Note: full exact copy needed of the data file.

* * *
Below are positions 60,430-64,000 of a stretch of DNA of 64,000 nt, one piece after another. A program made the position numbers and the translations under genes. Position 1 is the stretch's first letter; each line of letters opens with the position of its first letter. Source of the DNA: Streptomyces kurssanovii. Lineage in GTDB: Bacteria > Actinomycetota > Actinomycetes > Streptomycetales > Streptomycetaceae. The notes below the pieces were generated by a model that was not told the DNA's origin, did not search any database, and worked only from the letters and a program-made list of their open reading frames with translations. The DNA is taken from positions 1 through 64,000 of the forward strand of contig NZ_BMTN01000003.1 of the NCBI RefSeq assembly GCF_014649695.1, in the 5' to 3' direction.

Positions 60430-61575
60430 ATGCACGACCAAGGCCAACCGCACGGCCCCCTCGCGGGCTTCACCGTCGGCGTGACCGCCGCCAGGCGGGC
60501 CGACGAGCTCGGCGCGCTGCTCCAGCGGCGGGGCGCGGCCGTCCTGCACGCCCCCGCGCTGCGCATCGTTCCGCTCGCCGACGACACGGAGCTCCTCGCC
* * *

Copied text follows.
Below are positions 60,430-64,000 of a stretch of DNA of 64,000 nt, one piece after another. A program made the position numbers and the translations under genes. Position 1 is the stretch's first letter; each line of letters opens with the position of its first letter. Source of the DNA: Streptomyces kurssanovii. Lineage in GTDB: Bacteria > Actinomycetota > Actinomycetes > Streptomycetales > Streptomycetaceae. The notes below the pieces were generated by a model that was not told the DNA's origin, did not search any database, and worked only from the letters and a program-made list of their open reading frames with translations. The DNA is taken from positions 1 through 64,000 of the forward strand of contig NZ_BMTN01000003.1 of the NCBI RefSeq assembly GCF_014649695.1, in the 5' to 3' direction.

Positions 60430-61575
60430 ATGCACGACCAAGGCCAACCGCACGGCCCCCTCGCGGGCTTCACCGTCGGCGTGACCGCCGCCAGGCGGGC
60501 CGACGAGCTCGGCGCGCTGCTCCAGCGGCGGGGCGCGGCCGTCCTGCACGCCCCCGCGCTGCGCATCGTTCCGCTCGCCGACGACACGGAGCTCCTCGCC